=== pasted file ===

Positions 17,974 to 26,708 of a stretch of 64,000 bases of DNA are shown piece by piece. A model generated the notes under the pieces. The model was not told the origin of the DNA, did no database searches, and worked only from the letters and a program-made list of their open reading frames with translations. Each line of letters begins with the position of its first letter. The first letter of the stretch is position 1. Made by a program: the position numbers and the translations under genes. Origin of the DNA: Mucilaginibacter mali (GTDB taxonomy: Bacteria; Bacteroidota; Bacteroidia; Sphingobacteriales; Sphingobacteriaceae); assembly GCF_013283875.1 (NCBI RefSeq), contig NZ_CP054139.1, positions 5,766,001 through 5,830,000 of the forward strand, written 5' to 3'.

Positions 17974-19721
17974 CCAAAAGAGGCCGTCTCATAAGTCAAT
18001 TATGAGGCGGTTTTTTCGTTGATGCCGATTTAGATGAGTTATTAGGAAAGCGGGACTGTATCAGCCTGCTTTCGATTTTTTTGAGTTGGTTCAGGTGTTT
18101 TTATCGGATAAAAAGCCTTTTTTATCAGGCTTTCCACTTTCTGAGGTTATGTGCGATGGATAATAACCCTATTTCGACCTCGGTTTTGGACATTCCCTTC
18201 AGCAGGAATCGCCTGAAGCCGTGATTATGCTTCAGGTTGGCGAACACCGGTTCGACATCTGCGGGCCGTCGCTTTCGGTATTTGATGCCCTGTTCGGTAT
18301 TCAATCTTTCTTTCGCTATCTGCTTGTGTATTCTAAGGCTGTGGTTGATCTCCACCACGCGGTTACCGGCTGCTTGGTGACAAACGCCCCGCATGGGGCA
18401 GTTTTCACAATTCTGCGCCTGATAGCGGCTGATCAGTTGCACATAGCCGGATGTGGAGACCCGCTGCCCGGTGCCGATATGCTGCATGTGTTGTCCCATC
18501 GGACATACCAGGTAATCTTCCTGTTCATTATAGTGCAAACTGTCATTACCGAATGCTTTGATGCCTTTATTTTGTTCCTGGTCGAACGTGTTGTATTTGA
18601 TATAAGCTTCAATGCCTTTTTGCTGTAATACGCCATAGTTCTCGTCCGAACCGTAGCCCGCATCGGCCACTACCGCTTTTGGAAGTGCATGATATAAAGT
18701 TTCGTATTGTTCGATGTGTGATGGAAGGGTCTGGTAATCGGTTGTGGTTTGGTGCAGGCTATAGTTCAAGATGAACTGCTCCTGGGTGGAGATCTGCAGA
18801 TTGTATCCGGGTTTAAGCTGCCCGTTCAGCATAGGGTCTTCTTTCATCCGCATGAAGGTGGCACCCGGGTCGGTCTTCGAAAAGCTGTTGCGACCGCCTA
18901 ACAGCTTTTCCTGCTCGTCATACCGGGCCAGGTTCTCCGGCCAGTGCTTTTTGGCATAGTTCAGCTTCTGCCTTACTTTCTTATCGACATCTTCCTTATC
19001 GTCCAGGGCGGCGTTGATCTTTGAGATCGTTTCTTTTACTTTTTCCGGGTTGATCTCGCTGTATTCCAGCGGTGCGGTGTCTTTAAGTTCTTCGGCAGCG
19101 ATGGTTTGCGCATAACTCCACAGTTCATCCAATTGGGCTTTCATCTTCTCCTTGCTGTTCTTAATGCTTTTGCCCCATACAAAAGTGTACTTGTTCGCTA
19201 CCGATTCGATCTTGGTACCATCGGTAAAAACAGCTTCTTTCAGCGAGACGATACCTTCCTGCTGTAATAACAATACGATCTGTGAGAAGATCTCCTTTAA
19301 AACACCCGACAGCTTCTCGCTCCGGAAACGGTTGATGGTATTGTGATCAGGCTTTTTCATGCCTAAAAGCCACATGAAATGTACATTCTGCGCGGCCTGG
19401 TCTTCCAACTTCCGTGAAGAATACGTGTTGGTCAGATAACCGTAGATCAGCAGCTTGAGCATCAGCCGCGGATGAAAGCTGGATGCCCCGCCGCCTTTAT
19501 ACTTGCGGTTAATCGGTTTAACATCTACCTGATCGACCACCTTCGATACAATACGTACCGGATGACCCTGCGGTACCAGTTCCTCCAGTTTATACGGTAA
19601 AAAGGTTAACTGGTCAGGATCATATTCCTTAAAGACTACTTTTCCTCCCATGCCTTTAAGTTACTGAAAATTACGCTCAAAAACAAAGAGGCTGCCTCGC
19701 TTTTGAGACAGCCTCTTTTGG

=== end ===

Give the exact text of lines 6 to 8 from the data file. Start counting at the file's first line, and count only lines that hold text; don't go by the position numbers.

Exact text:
18201 AGCAGGAATCGCCTGAAGCCGTGATTATGCTTCAGGTTGGCGAACACCGGTTCGACATCTGCGGGCCGTCGCTTTCGGTATTTGATGCCCTGTTCGGTAT
18301 TCAATCTTTCTTTCGCTATCTGCTTGTGTATTCTAAGGCTGTGGTTGATCTCCACCACGCGGTTACCGGCTGCTTGGTGACAAACGCCCCGCATGGGGCA
18401 GTTTTCACAATTCTGCGCCTGATAGCGGCTGATCAGTTGCACATAGCCGGATGTGGAGACCCGCTGCCCGGTGCCGATATGCTGCATGTGTTGTCCCATC